Organisers had called for a “popular tide” of protest for the marches, which were called by 60 unions, political parties and associations angry at Macron’s political overhauls.
However, the turnout was well below previous similar marches.
In Paris, police reported just 21,000 protesters, while the CGT leftist union claimed 80,000 and a total of 250,000 throughout the country.
Occurrence, an independent monitoring group working for media outlets including AFP, said 31,700 demonstrated in the capital.
That compared with a police count of 40,000 and the CGT’s count of 100,000 for the last such protest in the French capital on May 5. CGT had claimed a national turnout of 323,000 on March 22.
Macron said Friday during a visit to Russia that the protests “won’t stop” his progress.
“I won’t preside in light of the polls or demonstrations, because we have done too much of that,” (in the past) he said.
Saturday’s marches follow strikes on Tuesday when public-sector employees from street sweepers to teachers joined rail workers in walking out over what they called an “attack” against public services.
It was the third day of stoppages and demonstrations by public workers since last year’s sweeping election win by Macron, who has pledged to reduce spending, trim jobs and overhaul large parts of the vast French state.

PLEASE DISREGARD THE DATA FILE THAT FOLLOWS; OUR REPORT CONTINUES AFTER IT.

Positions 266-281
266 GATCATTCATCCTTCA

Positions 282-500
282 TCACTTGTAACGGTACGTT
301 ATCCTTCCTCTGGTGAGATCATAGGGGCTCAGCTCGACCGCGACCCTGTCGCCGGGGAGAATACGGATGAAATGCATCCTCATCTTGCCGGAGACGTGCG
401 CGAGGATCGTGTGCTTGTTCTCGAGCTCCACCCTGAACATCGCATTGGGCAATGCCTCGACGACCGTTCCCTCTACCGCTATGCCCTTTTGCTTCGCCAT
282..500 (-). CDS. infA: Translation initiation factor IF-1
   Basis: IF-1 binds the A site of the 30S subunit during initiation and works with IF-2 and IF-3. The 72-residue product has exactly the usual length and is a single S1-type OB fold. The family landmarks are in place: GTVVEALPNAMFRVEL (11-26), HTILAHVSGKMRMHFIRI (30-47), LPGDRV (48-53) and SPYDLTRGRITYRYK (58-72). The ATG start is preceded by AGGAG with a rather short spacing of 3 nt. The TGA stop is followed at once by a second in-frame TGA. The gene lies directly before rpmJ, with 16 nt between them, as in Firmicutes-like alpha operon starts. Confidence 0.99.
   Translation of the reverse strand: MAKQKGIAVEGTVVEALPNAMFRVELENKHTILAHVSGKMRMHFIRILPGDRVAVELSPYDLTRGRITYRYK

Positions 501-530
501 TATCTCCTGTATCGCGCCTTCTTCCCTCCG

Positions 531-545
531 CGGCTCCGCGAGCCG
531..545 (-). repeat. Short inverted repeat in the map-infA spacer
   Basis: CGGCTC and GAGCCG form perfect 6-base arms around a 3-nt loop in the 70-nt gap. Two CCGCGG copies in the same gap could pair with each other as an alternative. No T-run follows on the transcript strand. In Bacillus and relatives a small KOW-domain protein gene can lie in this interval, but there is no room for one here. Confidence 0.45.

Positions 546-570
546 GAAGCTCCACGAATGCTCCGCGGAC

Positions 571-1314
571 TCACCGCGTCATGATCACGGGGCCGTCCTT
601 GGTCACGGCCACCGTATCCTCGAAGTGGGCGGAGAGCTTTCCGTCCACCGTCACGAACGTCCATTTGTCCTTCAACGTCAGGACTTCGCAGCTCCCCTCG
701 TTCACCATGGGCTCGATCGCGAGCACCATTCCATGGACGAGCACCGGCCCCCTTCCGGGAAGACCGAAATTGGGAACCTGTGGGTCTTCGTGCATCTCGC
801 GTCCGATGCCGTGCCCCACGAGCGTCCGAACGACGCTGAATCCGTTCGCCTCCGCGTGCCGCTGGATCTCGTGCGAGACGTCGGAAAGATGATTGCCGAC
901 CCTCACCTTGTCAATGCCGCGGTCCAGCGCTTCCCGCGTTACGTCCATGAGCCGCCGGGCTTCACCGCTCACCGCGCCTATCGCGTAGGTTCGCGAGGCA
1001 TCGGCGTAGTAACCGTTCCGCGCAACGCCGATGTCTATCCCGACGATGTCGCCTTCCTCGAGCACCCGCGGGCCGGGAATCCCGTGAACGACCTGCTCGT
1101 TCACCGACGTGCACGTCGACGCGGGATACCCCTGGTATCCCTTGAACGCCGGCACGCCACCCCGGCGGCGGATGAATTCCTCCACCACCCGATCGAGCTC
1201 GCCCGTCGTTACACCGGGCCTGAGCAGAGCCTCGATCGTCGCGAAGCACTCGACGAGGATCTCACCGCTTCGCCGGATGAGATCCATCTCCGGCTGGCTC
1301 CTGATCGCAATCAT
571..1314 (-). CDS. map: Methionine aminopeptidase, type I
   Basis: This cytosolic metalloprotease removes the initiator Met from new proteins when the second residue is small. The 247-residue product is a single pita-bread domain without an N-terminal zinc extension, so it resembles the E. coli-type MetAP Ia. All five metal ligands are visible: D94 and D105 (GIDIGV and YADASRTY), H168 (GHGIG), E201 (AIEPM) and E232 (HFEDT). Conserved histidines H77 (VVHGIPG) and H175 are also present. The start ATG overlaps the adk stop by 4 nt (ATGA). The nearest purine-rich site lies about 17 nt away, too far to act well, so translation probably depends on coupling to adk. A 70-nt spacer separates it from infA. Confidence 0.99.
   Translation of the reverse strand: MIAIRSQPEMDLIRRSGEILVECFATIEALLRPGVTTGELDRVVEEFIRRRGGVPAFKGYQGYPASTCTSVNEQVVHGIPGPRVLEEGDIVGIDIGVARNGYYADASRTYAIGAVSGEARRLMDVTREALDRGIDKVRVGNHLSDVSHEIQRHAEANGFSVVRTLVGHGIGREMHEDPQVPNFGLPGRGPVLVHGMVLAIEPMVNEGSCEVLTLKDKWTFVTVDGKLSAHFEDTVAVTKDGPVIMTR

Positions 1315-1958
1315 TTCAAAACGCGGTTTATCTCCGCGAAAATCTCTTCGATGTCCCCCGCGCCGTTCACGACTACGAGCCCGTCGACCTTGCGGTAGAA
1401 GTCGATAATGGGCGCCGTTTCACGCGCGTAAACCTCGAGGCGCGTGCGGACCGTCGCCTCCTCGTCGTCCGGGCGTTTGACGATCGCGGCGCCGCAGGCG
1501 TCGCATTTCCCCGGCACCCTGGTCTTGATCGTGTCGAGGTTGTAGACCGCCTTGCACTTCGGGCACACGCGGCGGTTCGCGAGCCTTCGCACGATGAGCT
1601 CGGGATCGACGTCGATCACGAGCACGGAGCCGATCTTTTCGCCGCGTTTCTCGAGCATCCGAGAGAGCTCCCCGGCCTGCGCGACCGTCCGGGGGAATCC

– ‘Power so arrogant’ –
PCF communist party secretary general Pierre Laurent addressed the crowds, saying: “When we have power so arrogant, so authoritarian in his methods, if the country does not show its strength and unity, we will not be able to push the boundaries.”
Forty-three people were arrested in Paris, most at the start of the demonstration at the Place de la Bastille.
Police said some carried weapons, while others were held for violent acts.
Several dozen hooded demonstrators pelted police with bottles and other projectiles. The authorities used teargas after seven officers were hurt, but the clashes were limited, AFP journalists reported.
Interior Minister Gerard Collomb earlier told AFP the authorities want to limit the activity of the ultra-leftwing blocs who attacked police and property during clashes on May 1.
“I hope that this parade will be a calm parade, where people can express their opinion. We are in a republican state and those who want to break, loot, even attack the police force, are arrested in a preventive way,” he added.
In the southern city of Marseille, left-wing leader Jean-Luc Melenchon urged protesters to form a “popular front, which the people need”.
“The hard head of Emmanuel Macron must hear this message of the people,” the France Insoumis (Unbowed) party chief said.
“The country is rich, the country has to share. We’ve had enough of the same people always having everything.
“In the name of the poor, humiliated, homeless, abandoned miners, we tell you ‘Enough!’” he said.
France has one of the biggest public sectors in Europe relative to the size of its economy. The country has not balanced its budget since the 1970s, leading to a public debt equivalent to nearly 100 percent of GDP.
The unions accuse Macron, a former investment banker, of wanting to destroy public services — a vital source of employment and a pillar of communal life in many parts of the country.
While the CGT took part in Saturday’s protests, the two other main unions, the CFDT and FO, did not saying they were too politicised.